High Speed Two Compatibility

High Speed Two should reach the East Midlands Hub station in 2032 and Sheffield station in 2034.

Between Clay Cross North Junction and Sheffield, High Speed Two and Midland Main Line services will use the same sixteen mile electrified railway.

Good project management probably says that this joint electrified line is created early, by say 2025. This would obtain maximum benefit to the City of Sheffield and the surrounding area.

As it is likely, that the new bi-mode trains will still be in service to past 2034, whatever is decided, these bi-modes must be able to run on High Speed Two infrastructure.

Conclusion

Even if, the current  service pattern of two trains per hour to Derby, Chesterfield, Nottingham and Sheffield is maintained, there will be a large increase in capacity.

But if a fully-digital railway is created with 125 mph trains, I can see the Midland Main Line becoming one of the finest high speed railways in the world, that has been created by updating a classic rail line built in the Nineteenth Century.

Operating speed and capacity will be up there with the East Coast and West Coast Main Lines.

I can see Derby, Nottingham and Sheffield having a four trains per hour service from London in times of 75, 90 and 120 minutes respectively.

By comparison, High Speed Two is looking at a sub-ninrty ,minute time between London and Sheffield.

April 15, 2019 Posted by | Transport | , , , | Leave a comment

Axed Rail Routes May Be Reopened Under New Department for Transport Plans

The title of this post is the same as that on this article on Sky News.

This is the first two paragraphs.

The Department for Transport has confirmed it is actively working with a number of groups to explore the possibility of reopening old rail routes, axed under the so-called Beeching cuts of the 1960s.

It follows a call by Transport Secretary Chris Grayling a year ago, encouraging those in the public and private sector to submit proposals for potential projects to regenerate old lines.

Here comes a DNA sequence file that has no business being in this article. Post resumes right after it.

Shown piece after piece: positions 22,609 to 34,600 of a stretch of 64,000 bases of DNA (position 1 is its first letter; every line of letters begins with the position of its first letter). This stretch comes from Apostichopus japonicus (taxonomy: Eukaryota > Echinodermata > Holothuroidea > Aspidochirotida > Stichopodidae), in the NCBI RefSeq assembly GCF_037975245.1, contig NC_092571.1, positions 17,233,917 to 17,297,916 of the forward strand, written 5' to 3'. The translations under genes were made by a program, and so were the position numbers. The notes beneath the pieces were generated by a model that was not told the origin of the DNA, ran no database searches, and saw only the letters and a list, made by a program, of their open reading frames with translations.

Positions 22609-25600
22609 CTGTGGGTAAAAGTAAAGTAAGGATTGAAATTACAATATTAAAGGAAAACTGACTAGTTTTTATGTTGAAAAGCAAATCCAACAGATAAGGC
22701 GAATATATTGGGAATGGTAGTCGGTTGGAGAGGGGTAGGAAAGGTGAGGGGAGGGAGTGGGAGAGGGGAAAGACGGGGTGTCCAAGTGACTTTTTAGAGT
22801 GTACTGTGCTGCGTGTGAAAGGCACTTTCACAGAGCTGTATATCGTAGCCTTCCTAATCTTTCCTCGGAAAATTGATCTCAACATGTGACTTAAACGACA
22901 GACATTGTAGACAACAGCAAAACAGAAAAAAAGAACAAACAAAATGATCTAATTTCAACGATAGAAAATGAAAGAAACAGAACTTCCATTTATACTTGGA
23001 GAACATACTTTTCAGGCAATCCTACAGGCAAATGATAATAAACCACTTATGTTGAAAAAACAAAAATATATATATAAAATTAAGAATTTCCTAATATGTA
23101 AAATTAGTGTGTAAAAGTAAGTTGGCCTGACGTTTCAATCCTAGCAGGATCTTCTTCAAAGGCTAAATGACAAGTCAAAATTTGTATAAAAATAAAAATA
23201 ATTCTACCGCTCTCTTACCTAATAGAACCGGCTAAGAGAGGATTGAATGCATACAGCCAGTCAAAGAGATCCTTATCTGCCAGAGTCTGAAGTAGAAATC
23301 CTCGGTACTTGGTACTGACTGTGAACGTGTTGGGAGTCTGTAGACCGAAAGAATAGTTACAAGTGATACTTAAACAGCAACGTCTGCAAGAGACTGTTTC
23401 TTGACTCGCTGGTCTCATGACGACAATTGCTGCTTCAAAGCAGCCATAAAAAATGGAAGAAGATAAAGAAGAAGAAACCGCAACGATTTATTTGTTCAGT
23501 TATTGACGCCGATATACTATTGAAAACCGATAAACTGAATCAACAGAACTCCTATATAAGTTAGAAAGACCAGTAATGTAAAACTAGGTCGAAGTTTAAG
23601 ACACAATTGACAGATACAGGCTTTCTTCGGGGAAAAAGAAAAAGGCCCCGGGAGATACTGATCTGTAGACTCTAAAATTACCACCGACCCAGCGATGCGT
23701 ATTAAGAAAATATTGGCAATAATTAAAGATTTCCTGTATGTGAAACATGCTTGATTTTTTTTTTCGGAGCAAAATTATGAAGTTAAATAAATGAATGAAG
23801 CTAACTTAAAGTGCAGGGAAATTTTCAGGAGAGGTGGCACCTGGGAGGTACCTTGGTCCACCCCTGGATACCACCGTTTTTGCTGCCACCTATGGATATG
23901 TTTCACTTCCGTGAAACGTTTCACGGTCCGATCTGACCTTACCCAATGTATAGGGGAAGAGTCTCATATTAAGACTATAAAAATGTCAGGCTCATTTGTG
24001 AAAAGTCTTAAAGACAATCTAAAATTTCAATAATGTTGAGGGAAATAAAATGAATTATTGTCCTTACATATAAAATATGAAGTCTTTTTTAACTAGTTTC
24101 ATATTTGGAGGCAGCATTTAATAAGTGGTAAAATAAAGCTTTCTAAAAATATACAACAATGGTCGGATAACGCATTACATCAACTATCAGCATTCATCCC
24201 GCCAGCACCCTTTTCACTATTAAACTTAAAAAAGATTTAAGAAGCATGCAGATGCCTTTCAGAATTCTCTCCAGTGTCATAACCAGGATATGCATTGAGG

It also quotes a Department of Transport spokesman.

This is on top of exploring reopening the Northumberland Line for passenger use, supporting the reinstatement of stations on the Camp Hill Line, developing new rail links to Heathrow and a new station at Cambridge South

He apparently, didn’t say more because of confidentiality.

The article then talks about the success of the Borders Railway in Scotland.

So is this just a good news story for Christmas or is there a plan to reopen old railway lines?

I feel that a several factors are coming together, that make the reopening of railway lines and the creation of new ones more likely.

Digital Signalling

Signalling is expensive, but where you have rolling stock to a high modern standard, with digital in-cab signalling, does this mean that new or reopened rail lines can be built without conventional signalling?

In addition, installing digital signalling on some routes, would probably make it easier to add a new station. Surely, it must just be a reprogramming of the route!

It could be a problem that, I would expect that on a digitally-signalled line, all trains must be capable of using it. But in many areas of the country, like East Anglia, these routes will be run by new trains.

Digital signalling must also make it easier to design more efficient single-track railways, with perhaps a passing loop to allow higher frequencies.

More Efficient Track Construction

Network Rail and their contractors and suppliers are getting better and more efficient at building track and bridges through difficult terrain and places, judging by some of their construction in recent years, such as the Acton Dive-Under and the Ordsall Chord. They have also overseen some notable successes in the refurbishment of viaducts and tunnels.

It should also be noted that the reopening of the Borders Railway was a successful project in terms of the engineering and was completed on budget and on time.